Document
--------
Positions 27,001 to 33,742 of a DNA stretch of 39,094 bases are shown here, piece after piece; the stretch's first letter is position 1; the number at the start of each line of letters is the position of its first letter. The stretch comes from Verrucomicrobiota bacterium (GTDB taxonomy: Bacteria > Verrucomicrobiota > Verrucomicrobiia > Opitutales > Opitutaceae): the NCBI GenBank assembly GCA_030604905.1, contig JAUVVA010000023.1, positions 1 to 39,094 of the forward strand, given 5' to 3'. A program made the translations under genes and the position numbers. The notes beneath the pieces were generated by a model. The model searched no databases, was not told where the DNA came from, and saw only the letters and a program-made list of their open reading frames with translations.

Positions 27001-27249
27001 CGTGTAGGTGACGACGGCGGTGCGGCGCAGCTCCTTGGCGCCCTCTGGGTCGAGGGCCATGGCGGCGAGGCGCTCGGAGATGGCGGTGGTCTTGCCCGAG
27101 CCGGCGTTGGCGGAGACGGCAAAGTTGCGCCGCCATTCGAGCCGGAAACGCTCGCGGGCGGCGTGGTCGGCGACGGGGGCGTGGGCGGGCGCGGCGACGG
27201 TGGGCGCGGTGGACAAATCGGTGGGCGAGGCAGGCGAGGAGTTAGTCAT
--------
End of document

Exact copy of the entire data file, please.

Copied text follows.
Positions 27,001 to 33,742 of a DNA stretch of 39,094 bases are shown here, piece after piece; the stretch's first letter is position 1; the number at the start of each line of letters is the position of its first letter. The stretch comes from Verrucomicrobiota bacterium (GTDB taxonomy: Bacteria > Verrucomicrobiota > Verrucomicrobiia > Opitutales > Opitutaceae): the NCBI GenBank assembly GCA_030604905.1, contig JAUVVA010000023.1, positions 1 to 39,094 of the forward strand, given 5' to 3'. A program made the translations under genes and the position numbers. The notes beneath the pieces were generated by a model. The model searched no databases, was not told where the DNA came from, and saw only the letters and a program-made list of their open reading frames with translations.

Positions 27001-27249
27001 CGTGTAGGTGACGACGGCGGTGCGGCGCAGCTCCTTGGCGCCCTCTGGGTCGAGGGCCATGGCGGCGAGGCGCTCGGAGATGGCGGTGGTCTTGCCCGAG
27101 CCGGCGTTGGCGGAGACGGCAAAGTTGCGCCGCCATTCGAGCCGGAAACGCTCGCGGGCGGCGTGGTCGGCGACGGGGGCGTGGGCGGGCGCGGCGACGG
27201 TGGGCGCGGTGGACAAATCGGTGGGCGAGGCAGGCGAGGAGTTAGTCAT